Restoring the Commons: Toward a New Interpretation of Locke’s Theory of Property
John Locke’s theory of property, described in his Second Treatise on Civil Government, exerts a strong but often unacknowledged influence on environmental economics, providing justification for many of our discipline’s norms and practices. This paper examines how Locke’s Enlightenment-era thesis has informed our understanding of the relation of the individual and the state to environmental amenities. While Locke has been used to justify a libertarian view that treats any form of environmental regulation as a ‘‘taking,’’ elements of Locke’s original argument can be understood to subject individual rights claims to constraints requiring intra- and intergenerational sufficiency and sustainability.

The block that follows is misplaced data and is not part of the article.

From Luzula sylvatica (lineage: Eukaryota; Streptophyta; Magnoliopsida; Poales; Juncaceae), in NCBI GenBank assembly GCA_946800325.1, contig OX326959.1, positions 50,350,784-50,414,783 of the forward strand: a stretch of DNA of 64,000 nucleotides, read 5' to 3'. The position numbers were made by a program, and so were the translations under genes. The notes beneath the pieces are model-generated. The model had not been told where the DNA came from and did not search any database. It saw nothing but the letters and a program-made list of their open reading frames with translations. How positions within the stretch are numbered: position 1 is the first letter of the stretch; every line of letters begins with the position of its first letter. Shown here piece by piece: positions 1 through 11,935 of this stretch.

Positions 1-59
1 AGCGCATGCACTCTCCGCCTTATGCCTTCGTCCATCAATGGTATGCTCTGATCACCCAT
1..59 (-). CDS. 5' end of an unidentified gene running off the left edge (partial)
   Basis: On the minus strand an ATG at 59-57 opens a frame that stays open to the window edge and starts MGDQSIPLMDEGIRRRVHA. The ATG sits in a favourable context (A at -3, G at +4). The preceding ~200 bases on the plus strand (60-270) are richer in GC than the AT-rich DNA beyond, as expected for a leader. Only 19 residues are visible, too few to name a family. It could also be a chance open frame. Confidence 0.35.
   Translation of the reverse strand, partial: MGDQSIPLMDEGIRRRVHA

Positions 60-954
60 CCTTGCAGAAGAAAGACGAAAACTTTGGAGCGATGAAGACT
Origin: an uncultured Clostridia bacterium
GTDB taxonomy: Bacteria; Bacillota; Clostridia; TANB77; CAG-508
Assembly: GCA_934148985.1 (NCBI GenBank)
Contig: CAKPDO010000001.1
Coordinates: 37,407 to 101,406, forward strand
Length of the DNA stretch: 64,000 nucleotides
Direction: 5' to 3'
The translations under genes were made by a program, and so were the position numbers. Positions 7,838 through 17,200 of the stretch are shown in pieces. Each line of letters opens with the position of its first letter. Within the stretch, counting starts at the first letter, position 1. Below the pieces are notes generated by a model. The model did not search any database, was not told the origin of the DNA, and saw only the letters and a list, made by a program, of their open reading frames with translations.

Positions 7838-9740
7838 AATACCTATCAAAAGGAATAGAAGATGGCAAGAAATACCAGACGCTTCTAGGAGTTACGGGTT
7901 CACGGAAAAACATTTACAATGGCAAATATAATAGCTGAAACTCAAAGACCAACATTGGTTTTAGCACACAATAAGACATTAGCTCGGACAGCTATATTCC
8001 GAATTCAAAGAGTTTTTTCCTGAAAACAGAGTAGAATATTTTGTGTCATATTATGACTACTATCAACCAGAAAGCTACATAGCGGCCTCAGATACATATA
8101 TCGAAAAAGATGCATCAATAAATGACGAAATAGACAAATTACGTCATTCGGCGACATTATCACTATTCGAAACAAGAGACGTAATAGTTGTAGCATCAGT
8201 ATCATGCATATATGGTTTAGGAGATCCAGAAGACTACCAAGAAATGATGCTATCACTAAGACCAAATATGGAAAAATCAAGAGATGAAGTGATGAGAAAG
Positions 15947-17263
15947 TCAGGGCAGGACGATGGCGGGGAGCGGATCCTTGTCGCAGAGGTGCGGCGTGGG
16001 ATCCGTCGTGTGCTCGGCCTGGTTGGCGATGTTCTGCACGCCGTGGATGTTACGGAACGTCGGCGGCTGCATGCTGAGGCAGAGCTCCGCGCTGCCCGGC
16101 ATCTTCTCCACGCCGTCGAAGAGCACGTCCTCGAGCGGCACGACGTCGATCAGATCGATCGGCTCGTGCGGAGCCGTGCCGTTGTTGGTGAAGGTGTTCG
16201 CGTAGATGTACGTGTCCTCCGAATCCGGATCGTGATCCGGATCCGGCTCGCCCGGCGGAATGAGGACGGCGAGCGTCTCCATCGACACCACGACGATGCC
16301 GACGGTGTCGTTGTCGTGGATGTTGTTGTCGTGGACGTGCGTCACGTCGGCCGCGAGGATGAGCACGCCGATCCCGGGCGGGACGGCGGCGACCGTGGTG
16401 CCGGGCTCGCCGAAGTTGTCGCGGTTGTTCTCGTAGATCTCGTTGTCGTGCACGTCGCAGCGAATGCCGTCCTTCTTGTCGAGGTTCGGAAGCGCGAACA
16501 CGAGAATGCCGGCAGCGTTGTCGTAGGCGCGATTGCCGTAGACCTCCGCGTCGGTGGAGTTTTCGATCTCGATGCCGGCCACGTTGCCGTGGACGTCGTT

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- Moulin, Herve & Roemer, John, 1989. "Public Ownership of the External World and Private Ownership of Self," Journal of Political Economy, University of Chicago Press, vol. 97(2), pages 347-67, April.
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